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India arrests Kashmiri civilian for social media post

On 27th March, a man was arrested and booked for uploading posts on social media in Pulwama district of Kashmir valley. 

A Kashmiri social media user, namely Sameer Ahmed, was detained for a post he made on Facebook. In the post, he had stated that a Kashmiri boy from his area had decided to join the Kashmiri freedom movement. 

The family of Sameer is facing serious troubles due to his arrest. They maintain that Sameer was not involved in any political activity and was detained only for his social media use. 

The police FIR against Sameer also states that he “has been found circulating incriminating content on social media, thereby disrupting public peace and tranquility”. 

India has characterized any use of social media that goes against state interests as a criminal and terrorist activity, under the Unlawful Activities Prevention Act (UAPA). The Act defines as terrorism as any action that is taken by an individual or association, “whether by committing an act or by words, either spoken or written or by signs or by visible representation or otherwise”, which disclaims, questions, disrupts or is intended to disrupt the sovereignty and territorial integrity of India, causes or is intended to cause disaffection against India and which is intended or supports any claim to bring about the cession or secession of a part of the territory of India.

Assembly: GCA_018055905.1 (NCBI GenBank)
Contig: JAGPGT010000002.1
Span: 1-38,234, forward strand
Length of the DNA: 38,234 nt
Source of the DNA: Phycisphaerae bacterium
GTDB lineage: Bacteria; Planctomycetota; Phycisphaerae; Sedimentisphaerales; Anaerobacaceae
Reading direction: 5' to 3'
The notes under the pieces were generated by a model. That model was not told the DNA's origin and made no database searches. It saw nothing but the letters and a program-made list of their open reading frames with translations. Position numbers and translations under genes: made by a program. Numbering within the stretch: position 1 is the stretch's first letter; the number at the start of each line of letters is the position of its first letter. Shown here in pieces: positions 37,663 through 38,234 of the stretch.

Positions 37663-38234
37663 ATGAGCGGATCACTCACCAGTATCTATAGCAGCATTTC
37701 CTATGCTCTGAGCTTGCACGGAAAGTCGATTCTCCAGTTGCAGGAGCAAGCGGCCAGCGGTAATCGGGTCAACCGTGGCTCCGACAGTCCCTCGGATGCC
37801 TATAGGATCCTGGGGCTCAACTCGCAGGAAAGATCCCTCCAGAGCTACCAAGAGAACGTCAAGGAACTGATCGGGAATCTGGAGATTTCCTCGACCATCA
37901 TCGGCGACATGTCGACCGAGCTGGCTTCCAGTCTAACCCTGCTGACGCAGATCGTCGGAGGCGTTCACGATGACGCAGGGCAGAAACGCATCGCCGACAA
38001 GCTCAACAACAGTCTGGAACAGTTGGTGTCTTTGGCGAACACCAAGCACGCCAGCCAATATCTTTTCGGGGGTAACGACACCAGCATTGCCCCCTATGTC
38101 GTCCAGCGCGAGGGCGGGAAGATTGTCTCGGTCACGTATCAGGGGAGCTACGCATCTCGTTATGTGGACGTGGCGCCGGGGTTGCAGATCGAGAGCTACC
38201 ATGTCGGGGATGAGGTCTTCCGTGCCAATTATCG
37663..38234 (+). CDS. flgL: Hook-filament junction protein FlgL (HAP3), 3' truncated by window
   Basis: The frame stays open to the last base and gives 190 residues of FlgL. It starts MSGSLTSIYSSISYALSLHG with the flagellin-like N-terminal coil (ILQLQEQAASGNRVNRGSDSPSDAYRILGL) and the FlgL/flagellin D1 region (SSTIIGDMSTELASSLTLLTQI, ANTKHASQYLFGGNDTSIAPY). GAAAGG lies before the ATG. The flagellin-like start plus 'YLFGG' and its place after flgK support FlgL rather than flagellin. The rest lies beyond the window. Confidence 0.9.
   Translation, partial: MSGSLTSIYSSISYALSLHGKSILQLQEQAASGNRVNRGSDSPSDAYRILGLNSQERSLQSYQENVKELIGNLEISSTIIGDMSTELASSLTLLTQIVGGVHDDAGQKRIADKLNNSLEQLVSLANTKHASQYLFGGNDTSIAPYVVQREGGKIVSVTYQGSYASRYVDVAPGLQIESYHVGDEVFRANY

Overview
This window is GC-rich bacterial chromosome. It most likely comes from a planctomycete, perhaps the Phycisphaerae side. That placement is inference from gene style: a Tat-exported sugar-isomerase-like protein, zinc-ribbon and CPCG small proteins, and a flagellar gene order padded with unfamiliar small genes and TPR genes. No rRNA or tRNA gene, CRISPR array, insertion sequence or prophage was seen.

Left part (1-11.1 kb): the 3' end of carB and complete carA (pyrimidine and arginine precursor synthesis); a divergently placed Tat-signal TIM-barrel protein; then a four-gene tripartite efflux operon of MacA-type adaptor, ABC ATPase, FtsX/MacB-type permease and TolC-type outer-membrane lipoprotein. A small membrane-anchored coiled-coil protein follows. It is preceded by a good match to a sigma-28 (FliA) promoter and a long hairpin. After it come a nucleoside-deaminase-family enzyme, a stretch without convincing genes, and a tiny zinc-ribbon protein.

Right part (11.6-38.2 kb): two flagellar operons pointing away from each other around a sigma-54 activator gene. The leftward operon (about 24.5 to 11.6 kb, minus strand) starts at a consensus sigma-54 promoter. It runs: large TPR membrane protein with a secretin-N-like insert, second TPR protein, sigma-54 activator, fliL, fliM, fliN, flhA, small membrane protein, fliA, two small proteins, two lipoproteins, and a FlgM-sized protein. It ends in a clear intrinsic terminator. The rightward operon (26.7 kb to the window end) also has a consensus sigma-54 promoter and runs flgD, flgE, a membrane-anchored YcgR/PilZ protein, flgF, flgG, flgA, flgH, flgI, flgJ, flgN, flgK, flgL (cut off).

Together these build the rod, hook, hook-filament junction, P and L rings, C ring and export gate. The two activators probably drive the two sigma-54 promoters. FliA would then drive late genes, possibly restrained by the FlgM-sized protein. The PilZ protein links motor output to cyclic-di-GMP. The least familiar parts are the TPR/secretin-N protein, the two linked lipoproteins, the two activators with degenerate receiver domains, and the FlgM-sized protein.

This vagueness and ambiguity of the scope of law is deliberate as it has allowed India to use UAPA against a wide set of people in Kashmir, from social media users to journalists and human rights defenders. Kashmiris have been booked under UAPA even for supporting Pakistan cricket team in a sports match.

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